Advertisement
YOU ARE HERE: LAT HomeCollectionsRemodeling

SoCal Interiors | Pardon Our Dust / A look inside a
remodeling project. Today's homeowners: Sigrid Insull
and Bill Lucking

The Art of Compromise

This couple not only melded their lives in wedded bliss, but also merged two apartments into one fabulous abode to accommodate their divergent tastes.

March 18, 1999|KATHY PRICE-ROBINSON | SPECIAL TO THE TIMES

When newlyweds Sigrid Insull and Bill Lucking set out to create a life and a home together, their differences could have turned marital bliss into a battlefield.

She's a Democrat. He's a Republican. She's a morning person. He works best at night. She reads the front page of the newspaper first. He goes for the comics.

And on the home front: Insull had lived much of her adult life in New York City apartments. Lucking had spent the last 26 years raising a family in rural Santa Paula. She prefers black furnishings and serious art. He favors colors, tie-dye and folk art.

To top it off, both are in their 50s, and neither is likely to change.

"I have a fairly developed sense of personality," said Insull, an interior designer and owner of Sigrid Insull Fine Art & Antiques in Los Angeles. "And Bill can certainly hold his own."

In the end, a willingness to yield made it work.

"When you're newly married, you're willing to compromise," Lucking said. "We're both fascinated with each other, and we really wanted this to work out."

"We both agreed we're starting a new life together," Insull said. "So we compromised."

The first challenge was finding a place to buy. Santa Paula, which is in Ventura County, was too far from the city for her, Los Angeles was too close for him, and the one-bedroom co-op apartment Insull had owned in Pasadena since the early 1990s was too small.

But there was one feature in Insull's second-story apartment that suited them both--its view of a nearby park with its tall trees and expansive lawn. The park reminds her of New York: "It's like living next to Central Park."

The answer arrived when Insull's next-door neighbor put her apartment up for sale. Why not, the couple asked themselves, buy that apartment and combine the two to make a 2,000-square-foot home, with double the view of the park?

A few sketches showed how the two apartments--essentially identical in layout but flip-flopped in orientation--could be attached via a passageway between the kitchens.

Second Living Room

Turned Into Master Suite

Originally, the kitchens were separated at their back doors by a 6-by-4-foot exterior hallway that led to a common stairwell between the two apartments. With the back doors removed, a security door was installed at the top of the stairwell and black vinyl flooring was placed in the passageway to match that in the two kitchens.

The living room of Insull's apartment would remain the living room; a spacious master suite would be created from the living room of the newly purchased apartment.

And while the bedroom in Insull's original apartment would make a nice guest room, the two bedrooms in the new apartment would become offices for each person.

To finance the $30,000 transformation, which would take three months, Insull and Lucking sold off some antiques and treasures.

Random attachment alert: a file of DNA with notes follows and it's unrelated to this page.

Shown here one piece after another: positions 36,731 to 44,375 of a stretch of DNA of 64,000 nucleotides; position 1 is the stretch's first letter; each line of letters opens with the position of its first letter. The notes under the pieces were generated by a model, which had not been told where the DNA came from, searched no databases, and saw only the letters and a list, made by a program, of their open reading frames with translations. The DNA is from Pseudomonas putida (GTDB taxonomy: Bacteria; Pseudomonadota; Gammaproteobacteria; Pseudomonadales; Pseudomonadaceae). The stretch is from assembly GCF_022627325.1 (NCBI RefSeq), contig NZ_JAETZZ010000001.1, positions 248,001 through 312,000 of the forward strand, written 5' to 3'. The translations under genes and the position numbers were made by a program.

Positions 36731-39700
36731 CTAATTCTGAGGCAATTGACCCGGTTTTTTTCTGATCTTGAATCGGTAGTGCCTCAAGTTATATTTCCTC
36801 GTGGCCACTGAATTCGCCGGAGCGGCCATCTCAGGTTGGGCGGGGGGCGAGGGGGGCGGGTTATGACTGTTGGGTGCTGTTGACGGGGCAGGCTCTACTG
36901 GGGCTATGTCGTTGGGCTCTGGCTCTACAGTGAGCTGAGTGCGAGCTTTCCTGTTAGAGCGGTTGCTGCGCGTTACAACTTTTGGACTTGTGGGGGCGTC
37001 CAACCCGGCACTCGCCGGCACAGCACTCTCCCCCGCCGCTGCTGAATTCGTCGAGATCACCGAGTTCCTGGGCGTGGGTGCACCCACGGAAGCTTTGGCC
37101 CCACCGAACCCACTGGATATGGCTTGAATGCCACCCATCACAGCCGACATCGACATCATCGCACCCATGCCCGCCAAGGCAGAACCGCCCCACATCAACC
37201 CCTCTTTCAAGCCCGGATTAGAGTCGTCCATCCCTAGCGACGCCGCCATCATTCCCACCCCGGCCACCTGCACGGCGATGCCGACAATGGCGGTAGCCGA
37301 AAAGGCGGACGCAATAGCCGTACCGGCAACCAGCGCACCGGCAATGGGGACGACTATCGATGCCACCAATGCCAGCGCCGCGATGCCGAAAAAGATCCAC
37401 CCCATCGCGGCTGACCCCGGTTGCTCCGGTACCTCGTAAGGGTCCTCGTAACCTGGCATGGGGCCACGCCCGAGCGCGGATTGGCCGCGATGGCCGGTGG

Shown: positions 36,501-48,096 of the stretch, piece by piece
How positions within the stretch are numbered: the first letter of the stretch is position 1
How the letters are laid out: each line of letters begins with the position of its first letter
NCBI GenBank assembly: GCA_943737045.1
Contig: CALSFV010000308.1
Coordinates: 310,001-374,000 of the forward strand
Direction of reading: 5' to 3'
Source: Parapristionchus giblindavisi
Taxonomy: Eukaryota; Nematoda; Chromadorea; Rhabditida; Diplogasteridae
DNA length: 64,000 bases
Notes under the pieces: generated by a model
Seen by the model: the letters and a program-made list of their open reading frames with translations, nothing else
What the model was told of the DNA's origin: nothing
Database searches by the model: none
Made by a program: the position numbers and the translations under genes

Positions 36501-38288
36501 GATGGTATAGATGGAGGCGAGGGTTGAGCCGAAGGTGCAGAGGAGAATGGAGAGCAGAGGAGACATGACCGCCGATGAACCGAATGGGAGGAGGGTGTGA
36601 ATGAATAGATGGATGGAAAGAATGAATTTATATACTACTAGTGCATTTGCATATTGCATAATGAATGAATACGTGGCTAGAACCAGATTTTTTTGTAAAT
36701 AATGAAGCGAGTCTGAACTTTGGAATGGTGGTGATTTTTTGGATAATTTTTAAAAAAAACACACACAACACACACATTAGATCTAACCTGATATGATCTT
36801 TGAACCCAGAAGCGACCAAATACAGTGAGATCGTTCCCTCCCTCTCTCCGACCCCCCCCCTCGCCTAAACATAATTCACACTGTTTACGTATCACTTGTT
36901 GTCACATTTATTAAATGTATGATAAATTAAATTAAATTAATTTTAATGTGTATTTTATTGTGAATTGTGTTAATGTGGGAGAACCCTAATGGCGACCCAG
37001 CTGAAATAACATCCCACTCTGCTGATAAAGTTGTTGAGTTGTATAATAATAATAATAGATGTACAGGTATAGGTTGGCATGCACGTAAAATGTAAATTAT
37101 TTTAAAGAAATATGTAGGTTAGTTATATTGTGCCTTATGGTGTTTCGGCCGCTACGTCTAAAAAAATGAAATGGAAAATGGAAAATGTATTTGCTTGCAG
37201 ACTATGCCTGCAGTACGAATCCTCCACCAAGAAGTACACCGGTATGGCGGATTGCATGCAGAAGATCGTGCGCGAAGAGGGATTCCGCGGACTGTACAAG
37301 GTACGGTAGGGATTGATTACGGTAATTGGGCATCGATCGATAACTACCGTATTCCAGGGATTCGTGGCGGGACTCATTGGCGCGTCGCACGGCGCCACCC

When they were ready to begin, they put Insull's furnishings in storage and made a fresh start.

"Everything was very dark and cluttered," she recalled. "I like black or taupe, no colors, but very dramatic."

"The longer the fringe, the better," Lucking agreed. "It was like the walls were wallpapered with paintings. It was a little more than I enjoyed."

"There was no fringe," Insull protested. "Well, some fringe."

With Insull's furnishings removed, the reality of the boxy, 1950s-era apartments shone through: "They're about as boring as you can get," Insull said.

But rather than spend a bundle on raised ceilings, altered doorways, new windows, granite counters and other high-ticket items, the couple decided to create affordable beauty in their new home with color, texture and light.

The first task in the remodel, and perhaps the most costly, was adding recessed ceiling lights throughout the home. These replaced the light fixtures in the middle of the ceilings, which reminded the couple of a cheap hotel.

Now, the lights are focused toward the walls and the couple's collections of Buddha statues (hers), masks (his) and paintings (his and hers). The ceiling lights eliminate the need for lamps and electrical cords and can be dimmed.

"At night, it's very romantic," Insull said.

Out With the Black, in With the Green

Also adding romance are the richly hued walls. In the living room, the couple experimented with various yellows, browns and greens, finally settling on celadon, a shade of green traditionally used in Asia, for both the walls and the carpeting.

As a concession to Lucking, Insull had her black couch and chairs reupholstered in a taupe fabric with green fibers running through it.

Covering the living room windows and the entrance to the dining room are draperies of hand-dyed silk.

Not only did Insull's designer connections give her more options, they saved money. The carpeting, for instance, was a discontinued color and was bought at a discounted price. And the couches, chairs and tables are knockoffs of more expensive brands.

Advertisement
Los Angeles Times Articles
|
|
|